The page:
Sometimes I know just enough about certain places to want to go, but not enough to tell you why you should go, too. Dairy Barn Arts Center was one of those places until last weekend when I took the opportunity to visit since we were in the area prepping for the Sew Together Tuesday tour. I knew that Quilt National was held there and that lots of famous quilters go… so it must be worth a visit, right? Definitely right.
Nestled in the trees surround Athens, Ohio (known in some circles as the home of Ohio University), the Dairy Barn Arts Center is in fact an old dairy barn that was saved and converted many years ago and has become the home to a number of beautiful quilt events and displays throughout the year.
The current exhibition is Layered and Stitched: 50 Years of Innovative Art and is on display for just a few more days. The show opens with an amazing piece by Ruth DeVos called “Not Even Solomon.”
What grabbed me most was the interplay of pieced work inside of other pieced work and maybe some applique? The blending of colors and combos struck me as something I’d like to try, too. You can find more of her work on her site: Ruth DeVos
I’m ashamed to admit that I almost passed this piece by Jenny Hearn with just a cursory glance. Then I noticed some of the details and had to stop and look.
The big stitches caught my eye first, then the more detailed cross stitching and embroidery fills. There’s so much texture and color variations–it’s a gorgeous blend of fabrics and threads and layers.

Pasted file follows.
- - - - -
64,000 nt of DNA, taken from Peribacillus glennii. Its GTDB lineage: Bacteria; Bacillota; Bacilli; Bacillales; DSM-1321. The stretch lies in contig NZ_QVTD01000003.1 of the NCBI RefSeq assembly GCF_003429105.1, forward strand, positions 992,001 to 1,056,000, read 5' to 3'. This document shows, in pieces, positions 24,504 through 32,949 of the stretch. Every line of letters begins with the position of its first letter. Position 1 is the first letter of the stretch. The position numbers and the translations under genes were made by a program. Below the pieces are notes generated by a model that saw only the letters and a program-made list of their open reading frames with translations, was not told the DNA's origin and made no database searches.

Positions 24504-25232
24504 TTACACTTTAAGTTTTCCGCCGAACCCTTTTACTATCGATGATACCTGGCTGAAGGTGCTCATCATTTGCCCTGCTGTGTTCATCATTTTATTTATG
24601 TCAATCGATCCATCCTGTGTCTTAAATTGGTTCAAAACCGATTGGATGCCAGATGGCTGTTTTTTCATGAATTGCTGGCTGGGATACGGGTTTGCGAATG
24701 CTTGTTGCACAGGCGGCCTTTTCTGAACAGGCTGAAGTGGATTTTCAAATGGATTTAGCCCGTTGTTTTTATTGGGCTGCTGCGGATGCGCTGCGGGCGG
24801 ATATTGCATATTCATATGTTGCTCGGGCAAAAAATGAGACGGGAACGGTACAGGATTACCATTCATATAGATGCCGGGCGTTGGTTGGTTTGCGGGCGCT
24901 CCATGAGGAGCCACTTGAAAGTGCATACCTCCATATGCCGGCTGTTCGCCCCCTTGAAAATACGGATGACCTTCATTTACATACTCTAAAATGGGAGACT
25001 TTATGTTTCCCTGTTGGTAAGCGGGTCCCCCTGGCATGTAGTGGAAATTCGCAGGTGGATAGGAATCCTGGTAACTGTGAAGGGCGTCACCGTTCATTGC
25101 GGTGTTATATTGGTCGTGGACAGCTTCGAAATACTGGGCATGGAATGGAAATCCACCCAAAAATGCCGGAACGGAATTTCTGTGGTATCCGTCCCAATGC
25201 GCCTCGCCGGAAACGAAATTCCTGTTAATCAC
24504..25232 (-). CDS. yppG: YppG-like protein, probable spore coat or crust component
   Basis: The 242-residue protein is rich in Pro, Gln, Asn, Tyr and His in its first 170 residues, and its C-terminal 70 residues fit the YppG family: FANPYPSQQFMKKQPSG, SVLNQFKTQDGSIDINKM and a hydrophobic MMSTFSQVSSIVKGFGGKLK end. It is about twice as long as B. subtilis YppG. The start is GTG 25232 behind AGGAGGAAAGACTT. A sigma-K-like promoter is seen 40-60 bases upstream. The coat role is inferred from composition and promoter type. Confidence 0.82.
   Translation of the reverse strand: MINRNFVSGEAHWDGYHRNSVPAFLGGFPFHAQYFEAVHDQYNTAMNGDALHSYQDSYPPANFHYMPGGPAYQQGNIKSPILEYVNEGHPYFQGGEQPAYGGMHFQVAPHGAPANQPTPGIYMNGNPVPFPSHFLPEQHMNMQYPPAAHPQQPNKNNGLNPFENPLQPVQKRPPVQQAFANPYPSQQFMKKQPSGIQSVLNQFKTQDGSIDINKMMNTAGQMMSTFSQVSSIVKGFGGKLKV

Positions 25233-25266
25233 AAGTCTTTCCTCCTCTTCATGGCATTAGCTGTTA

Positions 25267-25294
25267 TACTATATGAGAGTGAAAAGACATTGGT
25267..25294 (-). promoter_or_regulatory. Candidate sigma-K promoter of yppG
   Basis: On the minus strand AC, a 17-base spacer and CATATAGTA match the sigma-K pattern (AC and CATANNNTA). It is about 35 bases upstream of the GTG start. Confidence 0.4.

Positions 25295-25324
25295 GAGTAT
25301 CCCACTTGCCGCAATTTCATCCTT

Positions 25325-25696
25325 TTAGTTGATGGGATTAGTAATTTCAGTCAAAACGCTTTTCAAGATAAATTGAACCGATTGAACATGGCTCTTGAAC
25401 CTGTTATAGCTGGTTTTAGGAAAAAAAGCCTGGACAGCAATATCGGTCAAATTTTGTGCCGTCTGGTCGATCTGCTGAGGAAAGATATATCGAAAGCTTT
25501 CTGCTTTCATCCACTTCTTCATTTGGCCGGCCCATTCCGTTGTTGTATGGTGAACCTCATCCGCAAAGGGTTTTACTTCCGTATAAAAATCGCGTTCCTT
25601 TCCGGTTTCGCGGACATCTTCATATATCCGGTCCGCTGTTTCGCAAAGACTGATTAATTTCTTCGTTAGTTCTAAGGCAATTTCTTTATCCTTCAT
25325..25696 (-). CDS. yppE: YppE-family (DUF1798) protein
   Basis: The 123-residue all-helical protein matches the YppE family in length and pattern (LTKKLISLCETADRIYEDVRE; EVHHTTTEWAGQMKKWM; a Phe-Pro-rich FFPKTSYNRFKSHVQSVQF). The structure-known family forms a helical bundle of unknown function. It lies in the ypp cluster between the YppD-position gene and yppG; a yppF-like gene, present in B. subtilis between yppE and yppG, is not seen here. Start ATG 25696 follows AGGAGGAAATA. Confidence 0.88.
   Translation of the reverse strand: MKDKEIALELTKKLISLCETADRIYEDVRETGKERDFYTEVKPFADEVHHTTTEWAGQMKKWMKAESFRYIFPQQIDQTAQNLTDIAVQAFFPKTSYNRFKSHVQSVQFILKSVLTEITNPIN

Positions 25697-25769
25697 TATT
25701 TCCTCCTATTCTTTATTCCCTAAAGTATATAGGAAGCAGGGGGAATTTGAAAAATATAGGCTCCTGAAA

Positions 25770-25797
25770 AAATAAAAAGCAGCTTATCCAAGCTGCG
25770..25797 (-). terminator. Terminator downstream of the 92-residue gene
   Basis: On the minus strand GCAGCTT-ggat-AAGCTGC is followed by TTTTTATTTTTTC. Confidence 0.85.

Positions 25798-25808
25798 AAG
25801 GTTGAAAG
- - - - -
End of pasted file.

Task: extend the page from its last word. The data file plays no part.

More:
Earlier this year I signed up for a couple of classes on Creative Spark and one of them was with Valerie Godwin, so when i saw this quilt I recognized it as her style. Turns out it was hers and absolutely wonderful to see in-person. I love her takes on map-making and layering, so I really should get back and finish that class so I can try my own hand at it.
I love when someone turns quiltmaking on its head, or–as in this case–into a head. This piece by Susan Else is like nothing I’ve seen before. The details, the placement, the perfection deserved hours of inspection, truly.
Looking more like a painting from afar, I love the combination of handstitches, portraiture, traditional quilt blocks and vintage fabrics in this piece by Leslie Gabrielse. Much of his work is this same combination, sometimes adding in paints.
Here are a few more that grabbed my attention, but truly all were just amazing works.
Taking the time to slowly wander through the gallery, looking closely at the different pieces and investigating their techniques did my creative brain a world of good. There are new things to make, do and explore that I’ll hold on to until I get the time to sit down with a bunch of scraps and try them out.